It has also operated in different terrain, altitudes and weather conditions, such as the sub zero mountainous and glaciated region of Siachen, icy plateaus of North Sikkim, deserts of Rajasthan, salt marshes of Gujarat, riverine and dense jungle terrain of the North East, island territories of Andaman & Nicobar and the Lakshadweeps.

Such an exposure is rare for any army, that too which is located in the unique Indian peninsula.

True to traditions, Indian Army's various regiments, officers and men have risen to the clarion call on each operational occasion with alacrity and firmness.

The adroit handling of such challenges, give an insight into the raw guts, steel sinews and moral fibre of Indian Army personnel, irrespective of their regional ethnicity or regimental affiliation. It is a proven fact that when operating collectively as part of formations, it imbibes a common credence, based on national values and fervor.

India has also been a champion of global peace, under the aegis of UN peacekeeping. It has participated in an exemplary manner in UN peacekeeping operations in more than a dozen countries, spread across four continents.

Presently, with nearly 8000 troops deployed in various mission areas, India is ranked amongst the largest and most reliable troop contributing nation, towards this laudable UN cause.

That apart, it has also conducted joint military training on varied scenarios on a number of occasions, including with armies of the USA, Russia and China amongst many others.

The Indian Army is not just about soldiering. It has made inroads into a plethora of diverse fields as well, such as creating a secure environment for its nationals; ecological development and nation building; border guarding; internal security; providing quality aid and succor to victims of floods, tsunamis, earthquakes, avalanches, landslides and other natural or manmade disasters and endurance based feats. Its varied experiences have helped it to attain all round excellence and gain tremendous confidence in itself, its leaders and the system per se.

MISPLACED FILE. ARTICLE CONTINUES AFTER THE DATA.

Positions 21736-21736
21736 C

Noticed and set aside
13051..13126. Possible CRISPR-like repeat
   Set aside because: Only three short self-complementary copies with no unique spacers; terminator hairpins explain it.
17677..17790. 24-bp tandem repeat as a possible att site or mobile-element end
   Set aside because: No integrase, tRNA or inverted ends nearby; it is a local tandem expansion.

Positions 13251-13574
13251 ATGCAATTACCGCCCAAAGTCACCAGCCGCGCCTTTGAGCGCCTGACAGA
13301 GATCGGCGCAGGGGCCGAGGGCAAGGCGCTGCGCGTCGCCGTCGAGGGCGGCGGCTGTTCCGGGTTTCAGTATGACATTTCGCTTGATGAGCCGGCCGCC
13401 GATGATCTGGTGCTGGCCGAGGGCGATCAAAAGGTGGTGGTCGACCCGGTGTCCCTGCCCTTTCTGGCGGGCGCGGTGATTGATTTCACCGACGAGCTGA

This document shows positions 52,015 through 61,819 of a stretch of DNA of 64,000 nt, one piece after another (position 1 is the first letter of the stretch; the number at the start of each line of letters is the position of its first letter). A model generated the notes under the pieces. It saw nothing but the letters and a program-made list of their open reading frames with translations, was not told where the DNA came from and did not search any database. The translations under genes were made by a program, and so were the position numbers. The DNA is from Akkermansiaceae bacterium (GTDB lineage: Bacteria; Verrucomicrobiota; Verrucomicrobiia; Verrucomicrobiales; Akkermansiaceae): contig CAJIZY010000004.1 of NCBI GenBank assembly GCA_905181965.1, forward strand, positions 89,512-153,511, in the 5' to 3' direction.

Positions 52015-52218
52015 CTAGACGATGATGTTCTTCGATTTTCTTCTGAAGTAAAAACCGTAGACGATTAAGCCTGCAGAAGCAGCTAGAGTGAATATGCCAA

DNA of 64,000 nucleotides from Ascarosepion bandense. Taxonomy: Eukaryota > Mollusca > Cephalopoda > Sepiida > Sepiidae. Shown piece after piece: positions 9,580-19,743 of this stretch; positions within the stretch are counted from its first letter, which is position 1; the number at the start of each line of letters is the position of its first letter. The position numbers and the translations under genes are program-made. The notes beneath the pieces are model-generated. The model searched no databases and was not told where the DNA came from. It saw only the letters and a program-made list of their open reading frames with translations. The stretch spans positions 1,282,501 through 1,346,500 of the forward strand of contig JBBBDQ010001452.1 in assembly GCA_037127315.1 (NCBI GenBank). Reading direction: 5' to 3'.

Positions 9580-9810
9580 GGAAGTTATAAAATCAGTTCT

In the field of sports and adventure activities, too, it has made great inroads. If its mountaineers have conquered some of the highest mountains time and again, often from difficult directions, its personnel have traversed the world in yachts, skied to the South Pole, conducted lengthy desert safaris, established new records in para sailing, hang gliding, free fall, motorcycle expeditions and white water rafting.

In international sports, too, it has created history by winning medals in the Olympic Games, Commonwealth Games and the recently conducted Asiad.

All these achievements have been the result of sound planning based on a clear vision, sustained training, sheer guts, determination, camaraderie and esprit de corps.

Pandit Jawaharlal Nehru once said, "Success often comes to those who dare and act. It seldom goes to the timid". Based on this adage, the Indian Army is rededicating itself with renewed zest and vigour to attain much greater heights, and to face many new challenges, in diverse fields in the years to come.

Col Anil Shorey (Retd)